Let's face it. Racing games are a dime a dozen on the PlayStation. Heck, they're a dime a dozen no matter what platform you're playing on. That said, it takes a special kind of racer to separate itself from the pack. Is Test Drive 5 that special kind of racer? Hmmm. Good question.
As previous incarnations of the Test Drive series have revealed, the cars in TD5 are all about power. Like EA's Need For Speed series, Test Drive 5 offers you some hard-core horsepower to take the twisties with. Not only does it give you the cream of the crop, chosen from today's most desired cars, it also gives you a healthy selection of the muscle power of yesteryear, hence the choices: beauty or beast. As with any other racer, pick your car and off you go.
Like any decent racer worth its salt, TD5 offers you the usual opportunities to test your driving prowess: single race, time trials, cup race. While quick starters will aim straight for the single race, the real meat is found in the various cup races. There are six different cups to try to win: championship cup, era cup, challenge cup, pitbull cup, masters cup, and the ultimate cup. Each cup has its own particular criteria for winning, and your success will determine what secret cars and tracks are unveiled for you. If playing by yourself isn't enough of a challenge, you can always go to the split-screen two-player mode.
The controls in TD5 are as basic as they get, with the L2 button functioning as a hand brake, which helps a great deal in controlling your car through power slides. However, the cars control kind of heavy, and analog really isn't much better. Without any sort of tactile resistance in the analog pad, you'll find yourself tapping the thing as much as you would the regular D-pad.
The graphics in TD5 are better than the majority of the racing games out there. Each car is rendered nicely, and the game even uses a neo-specular highlighting, which is inconsistent in its appearance. Sometimes the effect is used, while other times it is not. The frame rate is kept up at a respectable 25 frames per second though, which is pretty good when you consider that there may be up to six cars onscreen at once. There are also some pretty nice lighting effects when you're driving at night.Unfortunately, the problem with Test Drive 5 is that it tries to be too many racing games at once. It's a tactic that doesn't really pay off; while it emulates other games fairly well, it doesn't do anything particularly well. It tries to be Need For Speed III, without the pure speed rush that NFSIII gives you. It even offers a take on NFSIII's pursuit mode, only in TD5, you get to be the cop. It tries to be Gran Turismo-esque in both its graphic presentation and simulation aspect. However, without GT's extensive customization options, TD5 comes off kind of shallow by comparison. At times, incredibly enough, TD5 even tries to pull a San Francisco Rush. An inclusion you'll soon discover when you're zooming down a hill, one huge step at a time.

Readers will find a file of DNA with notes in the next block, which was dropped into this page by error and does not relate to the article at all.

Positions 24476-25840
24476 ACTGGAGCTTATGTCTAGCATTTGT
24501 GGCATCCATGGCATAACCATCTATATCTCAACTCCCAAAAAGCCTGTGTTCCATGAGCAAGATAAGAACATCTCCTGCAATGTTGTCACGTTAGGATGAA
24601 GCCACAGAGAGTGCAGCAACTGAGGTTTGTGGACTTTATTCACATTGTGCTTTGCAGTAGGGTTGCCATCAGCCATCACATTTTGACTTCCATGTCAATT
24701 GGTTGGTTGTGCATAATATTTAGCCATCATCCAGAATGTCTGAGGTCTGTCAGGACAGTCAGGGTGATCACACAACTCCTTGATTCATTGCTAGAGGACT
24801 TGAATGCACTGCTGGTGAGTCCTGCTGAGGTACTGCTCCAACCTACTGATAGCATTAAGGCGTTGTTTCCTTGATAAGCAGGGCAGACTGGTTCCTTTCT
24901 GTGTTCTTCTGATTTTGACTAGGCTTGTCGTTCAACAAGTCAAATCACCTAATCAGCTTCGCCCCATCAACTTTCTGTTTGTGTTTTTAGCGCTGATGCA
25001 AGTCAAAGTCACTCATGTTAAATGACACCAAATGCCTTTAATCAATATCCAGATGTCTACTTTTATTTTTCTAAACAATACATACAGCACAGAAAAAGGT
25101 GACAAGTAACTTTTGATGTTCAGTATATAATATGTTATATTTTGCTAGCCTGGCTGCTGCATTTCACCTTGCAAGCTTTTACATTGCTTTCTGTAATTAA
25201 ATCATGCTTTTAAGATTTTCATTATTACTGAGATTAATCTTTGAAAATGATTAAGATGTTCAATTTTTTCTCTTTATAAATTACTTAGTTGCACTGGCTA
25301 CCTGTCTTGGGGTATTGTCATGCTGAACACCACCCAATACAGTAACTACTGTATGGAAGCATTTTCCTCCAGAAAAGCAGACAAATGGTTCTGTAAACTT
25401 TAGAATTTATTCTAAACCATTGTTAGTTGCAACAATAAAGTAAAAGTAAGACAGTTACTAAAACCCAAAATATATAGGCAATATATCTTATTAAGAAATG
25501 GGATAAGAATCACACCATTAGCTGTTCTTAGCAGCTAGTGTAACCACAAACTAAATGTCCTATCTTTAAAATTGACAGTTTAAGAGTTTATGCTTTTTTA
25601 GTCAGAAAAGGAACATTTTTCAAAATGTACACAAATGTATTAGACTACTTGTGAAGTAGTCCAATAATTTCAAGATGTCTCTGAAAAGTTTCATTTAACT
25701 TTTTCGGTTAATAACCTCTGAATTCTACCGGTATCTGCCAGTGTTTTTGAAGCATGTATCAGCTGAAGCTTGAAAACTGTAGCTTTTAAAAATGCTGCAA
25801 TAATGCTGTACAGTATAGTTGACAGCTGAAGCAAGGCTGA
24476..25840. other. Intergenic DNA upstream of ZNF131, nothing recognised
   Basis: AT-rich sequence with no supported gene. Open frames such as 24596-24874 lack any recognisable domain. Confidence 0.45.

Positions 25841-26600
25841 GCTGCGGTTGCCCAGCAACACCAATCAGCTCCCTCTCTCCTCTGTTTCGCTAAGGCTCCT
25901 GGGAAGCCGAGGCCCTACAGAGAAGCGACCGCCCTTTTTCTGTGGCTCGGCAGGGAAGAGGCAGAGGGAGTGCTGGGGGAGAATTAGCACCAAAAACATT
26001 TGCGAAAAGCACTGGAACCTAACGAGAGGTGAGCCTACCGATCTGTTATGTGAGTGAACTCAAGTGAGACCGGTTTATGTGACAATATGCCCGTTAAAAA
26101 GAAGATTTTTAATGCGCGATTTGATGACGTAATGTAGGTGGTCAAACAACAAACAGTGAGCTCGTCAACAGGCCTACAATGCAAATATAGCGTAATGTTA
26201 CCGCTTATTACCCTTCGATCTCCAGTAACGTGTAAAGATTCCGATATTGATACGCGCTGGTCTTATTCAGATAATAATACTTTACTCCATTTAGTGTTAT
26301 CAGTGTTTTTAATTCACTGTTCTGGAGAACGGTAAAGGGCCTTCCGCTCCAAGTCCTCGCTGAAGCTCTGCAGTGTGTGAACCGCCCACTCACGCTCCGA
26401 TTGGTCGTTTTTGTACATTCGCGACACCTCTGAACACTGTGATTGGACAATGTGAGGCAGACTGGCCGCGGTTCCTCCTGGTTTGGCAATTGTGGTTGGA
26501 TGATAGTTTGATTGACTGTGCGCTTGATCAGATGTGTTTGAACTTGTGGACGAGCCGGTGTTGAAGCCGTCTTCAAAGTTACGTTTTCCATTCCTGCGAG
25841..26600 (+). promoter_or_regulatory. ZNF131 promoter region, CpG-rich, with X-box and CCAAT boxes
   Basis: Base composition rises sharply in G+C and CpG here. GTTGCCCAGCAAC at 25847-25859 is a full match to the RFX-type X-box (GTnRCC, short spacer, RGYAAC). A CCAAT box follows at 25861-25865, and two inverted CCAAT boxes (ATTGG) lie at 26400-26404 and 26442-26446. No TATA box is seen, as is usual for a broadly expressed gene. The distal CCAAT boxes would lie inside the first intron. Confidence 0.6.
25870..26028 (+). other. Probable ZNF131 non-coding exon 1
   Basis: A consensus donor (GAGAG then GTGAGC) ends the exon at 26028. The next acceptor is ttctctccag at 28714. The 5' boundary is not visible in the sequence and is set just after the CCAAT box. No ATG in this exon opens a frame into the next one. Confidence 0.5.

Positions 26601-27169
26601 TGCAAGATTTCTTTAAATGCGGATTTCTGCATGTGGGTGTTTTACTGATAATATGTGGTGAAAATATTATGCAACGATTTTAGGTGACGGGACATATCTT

Now, all of these things would be great if the game weren't so darn difficult. While controlling your car is fairly easy (despite the extremely heavy handling), the computer AI has this amazing way of being able to blow by you as if you were standing still. It's almost as if your car has no acceleration whatsoever. It's difficult enough to try to keep up with everyone, let alone pass them, but scrape a wall, and your race is over. Sure, there are shortcuts on every track, along with multiple paths, but this game is way too cheap to be much fun for long.
In the end, when you think of all the other games that Test Drive 5 tries to emulate, you're thinking of at least three other racing games that you should purchase before you go for this one. While not a dismal failure by any means, the cheap AI and unbalanced gameplay ensure that Test Drive 5 remains rental material at best.